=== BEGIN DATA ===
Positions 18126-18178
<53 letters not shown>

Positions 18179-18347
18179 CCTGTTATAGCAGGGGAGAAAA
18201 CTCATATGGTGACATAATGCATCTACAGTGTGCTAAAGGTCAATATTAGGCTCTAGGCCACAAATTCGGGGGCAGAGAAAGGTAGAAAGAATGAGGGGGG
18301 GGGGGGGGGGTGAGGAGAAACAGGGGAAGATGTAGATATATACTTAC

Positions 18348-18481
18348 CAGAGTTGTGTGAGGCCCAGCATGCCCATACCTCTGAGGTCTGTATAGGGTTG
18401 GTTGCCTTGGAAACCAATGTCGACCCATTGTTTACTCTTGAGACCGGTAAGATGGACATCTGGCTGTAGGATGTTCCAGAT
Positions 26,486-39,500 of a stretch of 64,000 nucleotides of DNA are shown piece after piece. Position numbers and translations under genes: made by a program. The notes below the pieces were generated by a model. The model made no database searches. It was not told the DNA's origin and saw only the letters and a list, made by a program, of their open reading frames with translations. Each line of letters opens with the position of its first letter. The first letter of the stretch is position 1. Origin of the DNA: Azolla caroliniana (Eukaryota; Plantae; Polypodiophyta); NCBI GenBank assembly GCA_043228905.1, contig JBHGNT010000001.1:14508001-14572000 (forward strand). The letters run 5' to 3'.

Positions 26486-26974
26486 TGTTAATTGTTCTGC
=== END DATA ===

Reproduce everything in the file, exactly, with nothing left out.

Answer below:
Positions 18126-18178
<53 letters not shown>

Positions 18179-18347
18179 CCTGTTATAGCAGGGGAGAAAA
18201 CTCATATGGTGACATAATGCATCTACAGTGTGCTAAAGGTCAATATTAGGCTCTAGGCCACAAATTCGGGGGCAGAGAAAGGTAGAAAGAATGAGGGGGG
18301 GGGGGGGGGGTGAGGAGAAACAGGGGAAGATGTAGATATATACTTAC

Positions 18348-18481
18348 CAGAGTTGTGTGAGGCCCAGCATGCCCATACCTCTGAGGTCTGTATAGGGTTG
18401 GTTGCCTTGGAAACCAATGTCGACCCATTGTTTACTCTTGAGACCGGTAAGATGGACATCTGGCTGTAGGATGTTCCAGAT
Positions 26,486-39,500 of a stretch of 64,000 nucleotides of DNA are shown piece after piece. Position numbers and translations under genes: made by a program. The notes below the pieces were generated by a model. The model made no database searches. It was not told the DNA's origin and saw only the letters and a list, made by a program, of their open reading frames with translations. Each line of letters opens with the position of its first letter. The first letter of the stretch is position 1. Origin of the DNA: Azolla caroliniana (Eukaryota; Plantae; Polypodiophyta); NCBI GenBank assembly GCA_043228905.1, contig JBHGNT010000001.1:14508001-14572000 (forward strand). The letters run 5' to 3'.

Positions 26486-26974
26486 TGTTAATTGTTCTGC